After graduation from Madras Institute of Technology in 1960, Kalam joined the Aeronautical Development Establishment of the Defense Research and Development Organization as a member after becoming a member of Defense Research and Development Service (DRDS). He started his career by designing a small hovercraft but remained unconvinced by his choice of a job at DRDO. Kalam was also part of INCOSPAR Committee working under Vikram Sarabhai, the renowned space scientist. In 1969, Kalam was transferred to the Indian Space Research Organization (ISRO) where he was the project Director of India’s first satellite Launch Vehicle (SLV-III) which successfully deployed the Rohini satellite in near-earth orbit in July 1980; Kalam had first started work on an expandable Rocket project independently at DRDO in 1965. In 1969, Kalam received the government’s approval and expanded the programme to include more Engineers. In 1963 to 1964, he visited NASA’s Langley Research Centre in Hampton, Virginia; Goddard Space Flight Centre in Greenbelt, Maryland; and Wallops Flight Facility. Between 1970s and 1990s, Kalam made an effort to develop the polar Satellite Launch Vehicle (PSLV) and SLV-II projects, both of which proved to be successful. In 1970s Kalam also directed two projects-project Devil and project Valiant which sought to develop ballistic missiles from the technology of successful SLV programme. Despite the disapproval of the Union cabinet, Prime Minister Indira Gandhi allotted secrete funds for these aerospace projects through her discretionary powers under Kalam’s directorship. His research and educational leadership brought him great laurels and prestige in 1980s which prompted the government to initiate and advanced missile programme under his directorship. Kalam was the chief executive for the Integrated Guided Missile Development programme. Kalam played a major role in developing many missile under the mission including AGNI an intermediate range ballistic missile, PRITHIVI, the tactical surface to surface missile. He thus came to be known as the “MISSILE MAN OF INDIA. He also played a pivotal organizational, technical and political role in India’s POKHRAN-II nuclear tests in 1998, the first since the original nuclear tests “SMILING BUDHA” by India at Pokhran in 1974. In 1998, along with Cardiologist SOMA RAJU, Kalam developed a low cost coronary stent, named “KALAM-RAJU” stent. In 2012 the duo designed a rugged tablet computer for healthcare in rural areas which was named the “Kalam-Raju Tablet”. Kalam received 7 honorary doctorates from 40 universities. The Government of India honoured him with Padma Bhushan in 1981 and the Padma Vibhushan in 1990 for his work with ISRO and DRDO and his role as a scientific advisor to the Government. In 1997, Kalam received India’s highest civilian honor, the Bharat Ratna, for his contribution to the scientific research and modernization of defense technology in India. In 2013, he was the recipient of the Von Braun Award from the National Space Society to recognize excellence in the management and leadership of a space –related project. In 2012, Kalam was ranked number 2 in Outlook India’s poll of the Greatest Indian.         
Kalam served as the 11th President of India, succeeding K.R Narayanan. His term lasted from 25th July 2002 to 25th July 2007.During his term as president ,he was affectionately known as the “ PEOPLE’s PRESIDENT, saying that signing the office of profit Bill was the toughest decision he had taken during his tenure. Kalam was criticized for his inaction in deciding the fate of 20 out of 21 mercy petitions submitted to him during his tenure. Article 72 of Indian Constitution empowers the President of India to grant pardons and suspends or commute the death sentences of convicts on death row. Kalam acted only one mercy plea in his five years tenure as president, rejecting the plea of rapist Dhananjoy Chatterjee, who was later hanged. Perhaps the most notable plea was from Afzal Guru, a Kashmiri terrorist who was convicted on conspiracy in the December 2001 attack on the Indian Parliament and was sentenced to death by Supreme Court of India in 2004, while the sentence was scheduled to be carried out on 20th October 2006, the plea resulted in him remaining on death row. He also took the controversial decision to impose President’s Rule in Bihar in 2005. In September 2003, in an interactive session in PGI Chandigarh, Kalam supported the need of uniform civil code in India keeping in view the population. During his tenure as President of India, on 12th April 2006, Gin Gangte, then a mere School Head Master of a hill village Bunglon (now a member of the Indian Information Service) in Churachandpur District of Manipur, met the President Dr. APJ Abdul Kalam at Rastrapati Bhawan in new Delhi and invited him to visit the Bunglon; to know the real faces of India to which Kalam promised to make a visit at the Village. Six months down the line the President fulfilled his promised with the “Great October Visit” on 16th October 2006, which turned the village and it’s surrounding a new life which was unattended for the last 70 years.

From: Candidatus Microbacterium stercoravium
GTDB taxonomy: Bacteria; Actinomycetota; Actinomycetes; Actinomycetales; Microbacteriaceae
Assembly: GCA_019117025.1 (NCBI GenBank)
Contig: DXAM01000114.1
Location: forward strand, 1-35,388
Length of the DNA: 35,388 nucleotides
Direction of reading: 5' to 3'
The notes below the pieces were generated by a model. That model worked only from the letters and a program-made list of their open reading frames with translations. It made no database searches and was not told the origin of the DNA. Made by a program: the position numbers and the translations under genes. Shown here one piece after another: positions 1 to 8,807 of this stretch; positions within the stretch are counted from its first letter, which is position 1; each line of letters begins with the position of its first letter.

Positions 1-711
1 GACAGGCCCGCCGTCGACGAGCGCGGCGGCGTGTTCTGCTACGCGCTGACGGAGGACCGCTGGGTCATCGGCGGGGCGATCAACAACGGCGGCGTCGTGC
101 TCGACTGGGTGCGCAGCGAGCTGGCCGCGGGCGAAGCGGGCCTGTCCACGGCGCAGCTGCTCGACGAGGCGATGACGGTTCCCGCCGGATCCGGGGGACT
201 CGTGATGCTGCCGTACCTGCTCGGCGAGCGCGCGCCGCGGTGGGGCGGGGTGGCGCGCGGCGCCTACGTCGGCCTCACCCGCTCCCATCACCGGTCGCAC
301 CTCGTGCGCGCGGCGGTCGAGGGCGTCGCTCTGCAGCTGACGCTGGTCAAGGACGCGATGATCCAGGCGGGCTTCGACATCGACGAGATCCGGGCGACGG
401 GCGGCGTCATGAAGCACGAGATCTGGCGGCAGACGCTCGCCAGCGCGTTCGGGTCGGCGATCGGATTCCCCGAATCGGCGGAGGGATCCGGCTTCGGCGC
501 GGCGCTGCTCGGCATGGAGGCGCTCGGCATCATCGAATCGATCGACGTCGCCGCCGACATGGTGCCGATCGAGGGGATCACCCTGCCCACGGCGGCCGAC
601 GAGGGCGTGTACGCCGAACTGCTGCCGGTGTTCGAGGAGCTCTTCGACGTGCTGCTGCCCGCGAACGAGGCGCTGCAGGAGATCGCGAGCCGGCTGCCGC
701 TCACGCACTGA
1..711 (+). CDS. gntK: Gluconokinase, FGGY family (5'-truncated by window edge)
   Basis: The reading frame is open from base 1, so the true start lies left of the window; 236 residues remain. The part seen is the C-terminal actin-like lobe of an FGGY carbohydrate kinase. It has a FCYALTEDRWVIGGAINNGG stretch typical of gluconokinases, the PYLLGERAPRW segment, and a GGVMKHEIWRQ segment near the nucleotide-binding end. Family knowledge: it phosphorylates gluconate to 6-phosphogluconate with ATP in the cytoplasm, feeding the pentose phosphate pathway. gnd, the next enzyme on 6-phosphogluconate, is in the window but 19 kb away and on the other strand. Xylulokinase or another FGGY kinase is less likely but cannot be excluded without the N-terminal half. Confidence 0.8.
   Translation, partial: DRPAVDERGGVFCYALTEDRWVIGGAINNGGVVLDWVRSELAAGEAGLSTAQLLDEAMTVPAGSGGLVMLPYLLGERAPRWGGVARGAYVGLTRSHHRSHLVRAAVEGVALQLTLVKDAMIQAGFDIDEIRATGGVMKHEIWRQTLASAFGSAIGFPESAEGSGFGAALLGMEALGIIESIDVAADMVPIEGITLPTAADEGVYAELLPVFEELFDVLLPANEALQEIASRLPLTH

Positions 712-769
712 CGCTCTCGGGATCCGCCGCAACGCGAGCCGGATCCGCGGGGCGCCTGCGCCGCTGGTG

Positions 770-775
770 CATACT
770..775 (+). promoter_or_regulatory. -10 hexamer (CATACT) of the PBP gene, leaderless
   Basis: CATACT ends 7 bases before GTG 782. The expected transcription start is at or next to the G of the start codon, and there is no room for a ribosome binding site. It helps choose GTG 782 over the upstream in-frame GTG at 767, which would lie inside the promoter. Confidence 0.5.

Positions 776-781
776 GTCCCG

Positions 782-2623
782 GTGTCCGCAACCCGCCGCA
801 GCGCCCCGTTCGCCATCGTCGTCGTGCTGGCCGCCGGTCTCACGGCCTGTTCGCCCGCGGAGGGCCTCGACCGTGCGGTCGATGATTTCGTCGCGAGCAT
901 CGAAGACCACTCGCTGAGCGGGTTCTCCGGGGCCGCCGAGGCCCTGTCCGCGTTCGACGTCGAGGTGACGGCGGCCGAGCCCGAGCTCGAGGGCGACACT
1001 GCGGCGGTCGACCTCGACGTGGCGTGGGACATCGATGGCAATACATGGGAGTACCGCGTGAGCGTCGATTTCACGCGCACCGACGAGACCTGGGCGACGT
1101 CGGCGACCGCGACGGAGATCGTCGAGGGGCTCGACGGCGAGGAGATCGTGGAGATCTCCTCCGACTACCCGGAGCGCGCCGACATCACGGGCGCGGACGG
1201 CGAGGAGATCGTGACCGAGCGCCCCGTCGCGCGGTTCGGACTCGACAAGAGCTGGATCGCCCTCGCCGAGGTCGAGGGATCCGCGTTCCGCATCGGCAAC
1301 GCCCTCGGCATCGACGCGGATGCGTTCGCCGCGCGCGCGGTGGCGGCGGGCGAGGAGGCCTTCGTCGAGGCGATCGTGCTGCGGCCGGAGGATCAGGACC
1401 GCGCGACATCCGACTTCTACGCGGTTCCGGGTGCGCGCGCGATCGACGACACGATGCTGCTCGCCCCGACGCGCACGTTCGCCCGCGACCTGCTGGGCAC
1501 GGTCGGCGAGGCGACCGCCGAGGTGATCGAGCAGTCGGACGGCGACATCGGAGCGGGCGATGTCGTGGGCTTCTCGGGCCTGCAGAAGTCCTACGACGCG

After leaving office, Kalam became visiting professor at the Indian Institute of Management Shillong, Ahmedabad, Indore and an honorary fellow of Indian Institute of Science ,Bangalore; Chancellor of the Indian Institute of Space Science and Technology, Thiruvanant hapuram;  professor of Aerospace Engineering at Ana university and an adjunct at many other academic and research Institutions across India. He taught Information Technology at the International Institute of Information Technology, Hyderabad. In May 2012, Kalam launched a programme for the youths of India called “What Can I give Movement” with the central theme of defeating corruption. On 27th July 2015, Kalam travelled to Shillong to delivered a lecture on “Creating a livable Planet Earth” at the Indian Institute of Management Shillong. At about 6:35pm IST; only five minutes into his lecture, he collapsed and rushed to the nearby Hospital but he breathed last at 7:45pm IST due to sudden cardiac arrest. His last words to his aide Srijan Pal Singh were “Funny Guy! Are you doing well? Thus Missile man of India and people’s President bade good bye to us for his heavenly abode forever leaving behind a vacuum which will be hard to fill.

You may also like

Leave a Comment


Imphal Times is a daily English newspaper published in Imphal and is registered with Registrar of the Newspapers for India with Regd. No MANENG/2013/51092


©2023 – All Right Reserved. Designed and Hosted by eManipur!

Adblock Detected

Please support us by disabling your AdBlocker extension from your browsers for our website.